Invaluable lessons about what a “good death” might look like

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I became a doctor because I was excited by the idea of helping people every day. Following a lifelong fascination with science, I found myself in medical school, surrounded by bright classmates. We bonded over late night study sessions at the library and kegs of beer after each exam. As all medical students do, we memorized the 640 skeletal muscles that make up the human body, learned the rare vitamin deficiencies that afflict those in third world countries, recognized the special owl’s eye in Reed–Sternberg cells on our pathology exams and learned all about the pathophysiology of cardiovascular disease.

I continued to learn voraciously during my second two years on the wards. I sharpened my history taking skills and SOAP note writing, learned to recognize heart murmurs during physical exams, studied all the drugs commonly used to treat hypertension, diabetes and even breast cancer. Eventually, I took care of ICU patients who required intubation and learned to place central lines. I left medical school feeling I had a solid foundation on how to treat diseases. Upon graduation, I was excited to be a doctor and – finally – to use my hard-earned abilities to truly help sick people.

During my second month of medical internship, I was the lone intern charged with the responsibility of cross-covering all of the medical patients in the hospital overnight. The pager never stopped beeping. My first night on the overnight shift, I was called by a nurse who informed me that I needed to “come pronounce Mrs. Brown dead.” I wasn’t sure what this entailed, but figured I could find a page in my intern handbook about how it was done.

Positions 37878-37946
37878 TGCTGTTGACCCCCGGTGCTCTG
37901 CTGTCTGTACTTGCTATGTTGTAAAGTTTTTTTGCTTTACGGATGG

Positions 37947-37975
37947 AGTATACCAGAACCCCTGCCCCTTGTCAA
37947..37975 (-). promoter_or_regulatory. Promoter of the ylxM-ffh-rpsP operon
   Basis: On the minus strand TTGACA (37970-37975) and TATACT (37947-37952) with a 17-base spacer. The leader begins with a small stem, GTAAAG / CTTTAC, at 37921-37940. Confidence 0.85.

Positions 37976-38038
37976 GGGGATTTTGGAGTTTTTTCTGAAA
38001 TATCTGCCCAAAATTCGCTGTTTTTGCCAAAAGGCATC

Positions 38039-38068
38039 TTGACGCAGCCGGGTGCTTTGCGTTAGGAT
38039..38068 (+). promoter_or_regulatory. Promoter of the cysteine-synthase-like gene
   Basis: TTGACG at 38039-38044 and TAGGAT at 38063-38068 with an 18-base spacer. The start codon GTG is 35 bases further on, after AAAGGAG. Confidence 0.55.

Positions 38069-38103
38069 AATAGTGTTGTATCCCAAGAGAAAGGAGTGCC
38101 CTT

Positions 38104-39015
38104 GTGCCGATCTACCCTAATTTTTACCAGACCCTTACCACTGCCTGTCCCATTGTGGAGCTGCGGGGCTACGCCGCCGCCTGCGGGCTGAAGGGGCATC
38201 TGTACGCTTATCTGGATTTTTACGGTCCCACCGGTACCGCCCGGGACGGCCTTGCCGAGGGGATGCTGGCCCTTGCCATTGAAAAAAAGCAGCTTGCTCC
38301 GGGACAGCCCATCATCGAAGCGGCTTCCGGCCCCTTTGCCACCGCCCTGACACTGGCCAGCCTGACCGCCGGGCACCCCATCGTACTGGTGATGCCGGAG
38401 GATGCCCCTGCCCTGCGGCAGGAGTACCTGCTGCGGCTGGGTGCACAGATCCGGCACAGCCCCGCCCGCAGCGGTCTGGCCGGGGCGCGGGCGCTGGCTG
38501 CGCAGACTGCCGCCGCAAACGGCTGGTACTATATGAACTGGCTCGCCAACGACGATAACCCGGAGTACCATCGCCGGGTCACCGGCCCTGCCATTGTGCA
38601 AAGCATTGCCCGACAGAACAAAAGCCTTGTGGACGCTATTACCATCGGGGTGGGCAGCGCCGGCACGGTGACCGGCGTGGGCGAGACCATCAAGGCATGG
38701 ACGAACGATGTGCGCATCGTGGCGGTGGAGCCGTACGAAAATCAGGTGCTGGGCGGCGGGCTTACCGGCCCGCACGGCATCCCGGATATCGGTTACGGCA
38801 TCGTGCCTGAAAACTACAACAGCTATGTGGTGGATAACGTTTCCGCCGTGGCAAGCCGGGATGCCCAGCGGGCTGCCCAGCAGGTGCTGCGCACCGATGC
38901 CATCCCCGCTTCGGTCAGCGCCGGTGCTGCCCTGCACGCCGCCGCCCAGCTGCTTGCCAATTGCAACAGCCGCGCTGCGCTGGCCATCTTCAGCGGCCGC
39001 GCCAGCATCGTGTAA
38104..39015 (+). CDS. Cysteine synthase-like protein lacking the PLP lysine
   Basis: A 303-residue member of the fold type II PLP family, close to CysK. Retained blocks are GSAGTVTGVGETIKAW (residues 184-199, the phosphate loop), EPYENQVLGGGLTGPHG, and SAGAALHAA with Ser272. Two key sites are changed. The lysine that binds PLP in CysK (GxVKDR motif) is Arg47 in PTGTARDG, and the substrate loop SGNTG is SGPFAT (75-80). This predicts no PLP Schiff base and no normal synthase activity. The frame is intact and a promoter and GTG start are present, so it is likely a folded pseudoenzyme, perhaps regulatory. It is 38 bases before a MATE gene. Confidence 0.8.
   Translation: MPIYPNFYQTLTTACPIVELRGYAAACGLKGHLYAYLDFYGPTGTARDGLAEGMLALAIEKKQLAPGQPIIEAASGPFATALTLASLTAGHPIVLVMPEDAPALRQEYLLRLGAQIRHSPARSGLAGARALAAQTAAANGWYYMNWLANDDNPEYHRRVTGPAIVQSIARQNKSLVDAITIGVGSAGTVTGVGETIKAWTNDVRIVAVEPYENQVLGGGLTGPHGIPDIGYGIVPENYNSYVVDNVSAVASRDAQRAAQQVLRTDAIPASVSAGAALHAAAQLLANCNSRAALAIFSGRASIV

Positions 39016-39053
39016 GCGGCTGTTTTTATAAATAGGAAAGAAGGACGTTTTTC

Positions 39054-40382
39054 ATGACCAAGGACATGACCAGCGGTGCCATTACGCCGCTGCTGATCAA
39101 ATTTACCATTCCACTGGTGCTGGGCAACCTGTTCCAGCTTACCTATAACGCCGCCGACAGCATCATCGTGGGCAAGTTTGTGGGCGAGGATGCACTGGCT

After knocking, I slowly entered the room to find a frail, elderly woman lying still in the hospital bed. She was surrounded by a number of family members, young and old. To my surprise, they were smiling, chatting and even laughing with one another. I quietly greeted the family, walked over to the woman lying in the bed and went through the checklist of how-to’s of pronouncing someone dead that I had just learned in the handbook. One of Mrs. Brown’s daughters touched my hand and said, “This is my mother, she was a wonderful woman but had a long battle with Alzheimer’s and it was time for her to go. She just wanted to be comfortable in the end.” The other family members nodded in agreement and went on talking about how much they had loved Grandma Brown’s pies and who would be getting her recipes. I had never pondered the idea of a “good death,” but that night I walked out of the room with a smile on my face as, somehow, I had just witnessed one.